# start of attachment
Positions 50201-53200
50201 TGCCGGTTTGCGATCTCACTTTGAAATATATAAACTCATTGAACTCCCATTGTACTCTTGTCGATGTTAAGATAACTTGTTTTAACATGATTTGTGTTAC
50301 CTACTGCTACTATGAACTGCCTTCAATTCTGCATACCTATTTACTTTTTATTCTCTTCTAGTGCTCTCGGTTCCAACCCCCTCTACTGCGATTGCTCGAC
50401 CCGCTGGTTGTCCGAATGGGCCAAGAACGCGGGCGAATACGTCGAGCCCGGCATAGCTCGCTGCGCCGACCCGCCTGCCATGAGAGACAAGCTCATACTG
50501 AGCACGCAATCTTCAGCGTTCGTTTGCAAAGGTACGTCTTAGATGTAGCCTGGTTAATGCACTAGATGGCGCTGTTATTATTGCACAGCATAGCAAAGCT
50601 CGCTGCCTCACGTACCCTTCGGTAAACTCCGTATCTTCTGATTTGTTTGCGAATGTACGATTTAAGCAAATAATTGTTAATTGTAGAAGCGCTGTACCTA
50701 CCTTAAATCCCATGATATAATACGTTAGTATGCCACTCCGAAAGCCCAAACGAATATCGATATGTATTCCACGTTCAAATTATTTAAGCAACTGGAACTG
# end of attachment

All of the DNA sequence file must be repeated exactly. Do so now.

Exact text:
Positions 50201-53200
50201 TGCCGGTTTGCGATCTCACTTTGAAATATATAAACTCATTGAACTCCCATTGTACTCTTGTCGATGTTAAGATAACTTGTTTTAACATGATTTGTGTTAC
50301 CTACTGCTACTATGAACTGCCTTCAATTCTGCATACCTATTTACTTTTTATTCTCTTCTAGTGCTCTCGGTTCCAACCCCCTCTACTGCGATTGCTCGAC
50401 CCGCTGGTTGTCCGAATGGGCCAAGAACGCGGGCGAATACGTCGAGCCCGGCATAGCTCGCTGCGCCGACCCGCCTGCCATGAGAGACAAGCTCATACTG
50501 AGCACGCAATCTTCAGCGTTCGTTTGCAAAGGTACGTCTTAGATGTAGCCTGGTTAATGCACTAGATGGCGCTGTTATTATTGCACAGCATAGCAAAGCT
50601 CGCTGCCTCACGTACCCTTCGGTAAACTCCGTATCTTCTGATTTGTTTGCGAATGTACGATTTAAGCAAATAATTGTTAATTGTAGAAGCGCTGTACCTA
50701 CCTTAAATCCCATGATATAATACGTTAGTATGCCACTCCGAAAGCCCAAACGAATATCGATATGTATTCCACGTTCAAATTATTTAAGCAACTGGAACTG